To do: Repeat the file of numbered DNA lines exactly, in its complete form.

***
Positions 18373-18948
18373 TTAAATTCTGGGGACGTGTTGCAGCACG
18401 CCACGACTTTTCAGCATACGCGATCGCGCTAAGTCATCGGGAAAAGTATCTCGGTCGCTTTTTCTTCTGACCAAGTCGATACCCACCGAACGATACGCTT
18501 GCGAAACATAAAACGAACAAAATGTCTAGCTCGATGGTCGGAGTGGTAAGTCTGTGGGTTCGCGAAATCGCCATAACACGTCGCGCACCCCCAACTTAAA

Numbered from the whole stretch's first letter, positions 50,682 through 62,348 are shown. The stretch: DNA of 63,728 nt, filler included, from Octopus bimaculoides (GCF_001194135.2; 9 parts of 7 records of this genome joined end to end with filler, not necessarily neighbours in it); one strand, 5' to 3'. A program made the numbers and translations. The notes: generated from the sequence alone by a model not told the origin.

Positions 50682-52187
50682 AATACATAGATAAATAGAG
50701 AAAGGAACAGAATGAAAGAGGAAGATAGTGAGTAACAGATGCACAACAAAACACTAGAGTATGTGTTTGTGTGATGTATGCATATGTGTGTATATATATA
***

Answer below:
Positions 18373-18948
18373 TTAAATTCTGGGGACGTGTTGCAGCACG
18401 CCACGACTTTTCAGCATACGCGATCGCGCTAAGTCATCGGGAAAAGTATCTCGGTCGCTTTTTCTTCTGACCAAGTCGATACCCACCGAACGATACGCTT
18501 GCGAAACATAAAACGAACAAAATGTCTAGCTCGATGGTCGGAGTGGTAAGTCTGTGGGTTCGCGAAATCGCCATAACACGTCGCGCACCCCCAACTTAAA

Numbered from the whole stretch's first letter, positions 50,682 through 62,348 are shown. The stretch: DNA of 63,728 nt, filler included, from Octopus bimaculoides (GCF_001194135.2; 9 parts of 7 records of this genome joined end to end with filler, not necessarily neighbours in it); one strand, 5' to 3'. A program made the numbers and translations. The notes: generated from the sequence alone by a model not told the origin.

Positions 50682-52187
50682 AATACATAGATAAATAGAG
50701 AAAGGAACAGAATGAAAGAGGAAGATAGTGAGTAACAGATGCACAACAAAACACTAGAGTATGTGTTTGTGTGATGTATGCATATGTGTGTATATATATA